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Extinct animal graveyard in Beijing
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Guo Geng permits students to experience how it would feel to be confined in a cage like animals.

According to Interpol data, smuggling wild animals around the world each year has reached US$15 billion, becoming the third most profitable smuggling activity after firearms and drugs.

In 1998 Guo Geng came to work at the Nanhaizi David's Deer Park in Beijing. A year later, this animal protector began to build a graveyard for extinct animals within this park. Many people began coming regularly to visit it on the day of Pure Brightness (April 4 or 5), a traditional Chinese festival for commemorating the dead.

More than one hundred tombstones in the David's Deer Park topple unto each other like dominoes over a space of more than 100 meters.  

Guo designed the tombstones in a domino pattern in order to demonstrate a natural law: the extinction of one species may trigger the extinction of dozens of related species.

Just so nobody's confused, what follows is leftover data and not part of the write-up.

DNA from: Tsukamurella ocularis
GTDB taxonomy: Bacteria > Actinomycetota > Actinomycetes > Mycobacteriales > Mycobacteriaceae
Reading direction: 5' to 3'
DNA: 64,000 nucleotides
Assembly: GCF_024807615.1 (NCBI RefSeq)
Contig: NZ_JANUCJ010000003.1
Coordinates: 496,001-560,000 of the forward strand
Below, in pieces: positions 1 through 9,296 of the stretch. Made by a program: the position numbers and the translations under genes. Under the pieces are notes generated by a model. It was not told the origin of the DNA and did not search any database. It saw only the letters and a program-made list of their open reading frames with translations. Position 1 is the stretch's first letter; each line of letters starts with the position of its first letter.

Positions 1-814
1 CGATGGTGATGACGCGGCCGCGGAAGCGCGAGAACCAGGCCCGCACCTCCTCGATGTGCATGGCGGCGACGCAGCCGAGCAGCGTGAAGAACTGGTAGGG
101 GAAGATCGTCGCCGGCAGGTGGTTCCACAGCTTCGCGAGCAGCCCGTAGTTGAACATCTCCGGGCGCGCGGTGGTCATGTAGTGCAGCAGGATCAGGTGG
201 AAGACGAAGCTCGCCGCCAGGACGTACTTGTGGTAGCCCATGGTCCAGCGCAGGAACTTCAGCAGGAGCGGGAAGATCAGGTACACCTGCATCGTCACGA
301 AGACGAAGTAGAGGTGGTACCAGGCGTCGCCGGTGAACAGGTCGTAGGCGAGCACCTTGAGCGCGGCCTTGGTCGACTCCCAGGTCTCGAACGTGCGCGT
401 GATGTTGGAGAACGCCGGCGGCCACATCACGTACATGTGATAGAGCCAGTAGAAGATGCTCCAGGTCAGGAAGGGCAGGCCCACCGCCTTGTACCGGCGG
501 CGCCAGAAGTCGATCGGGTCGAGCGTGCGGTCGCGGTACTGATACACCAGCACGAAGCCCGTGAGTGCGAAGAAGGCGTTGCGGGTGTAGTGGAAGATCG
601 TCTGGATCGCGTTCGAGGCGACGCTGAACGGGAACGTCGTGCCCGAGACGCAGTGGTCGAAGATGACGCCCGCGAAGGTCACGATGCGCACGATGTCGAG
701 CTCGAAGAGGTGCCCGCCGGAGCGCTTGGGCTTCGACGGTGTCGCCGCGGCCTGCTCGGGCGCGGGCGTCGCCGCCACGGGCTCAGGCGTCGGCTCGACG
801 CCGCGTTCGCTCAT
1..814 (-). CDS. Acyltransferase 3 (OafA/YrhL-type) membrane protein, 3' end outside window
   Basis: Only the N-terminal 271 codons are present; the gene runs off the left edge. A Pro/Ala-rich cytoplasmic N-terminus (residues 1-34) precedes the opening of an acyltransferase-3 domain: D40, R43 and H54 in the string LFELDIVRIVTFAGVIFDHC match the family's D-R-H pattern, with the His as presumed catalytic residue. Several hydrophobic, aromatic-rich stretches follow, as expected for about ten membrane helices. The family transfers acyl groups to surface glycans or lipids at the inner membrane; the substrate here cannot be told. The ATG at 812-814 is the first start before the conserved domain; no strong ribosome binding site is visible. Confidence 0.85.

During ancient geological eras, birds lost only one species every 300 years and animals lost one every 8000 years. But during the 18th century birds and animals on average lost one of their species respectively every 10 years and from the 19th century to the middle of 20th century, birds and animals lost one of their species each every year.

According to United Nations statistics, human activities have sped up the extinction of species by a thousand percent. The current speed is quite similar to that of the dinosaur extinction period. Experts estimate that 37 percent of the animal species on the planet will disappear by 2050.

Chinese Crested Terns Heading for Extinction

Since he built the graveyard, upon receiving a report for another newly extinct species, Guo would predict which species will follow next on the road to extinction. "More and more tombstones will be built here. The park may not be large enough to accommodate all the extinct animals," he said.

The Nanhaizi David's Deer Park covers a land of about 66 hectares. It is situated near the south fifth ring road in Beijing. This park is located where the wild David's deer died out. But fortunately in 1985, existing David's deer scattering around Europe were returned to China and resettled in this Park.

Real estate developers often disturb these rare animals and their tombstones with their names inscribed because they want to turn the Park into a villa area or a golf course. In Beijing this size of land now signifies an enormous profit. Because of this threat one of Guo Geng's responsibilities is to safeguard these memorials for extinct species.

All About wild animals

( by Zhang Ming'ai, December 20, 2007) 

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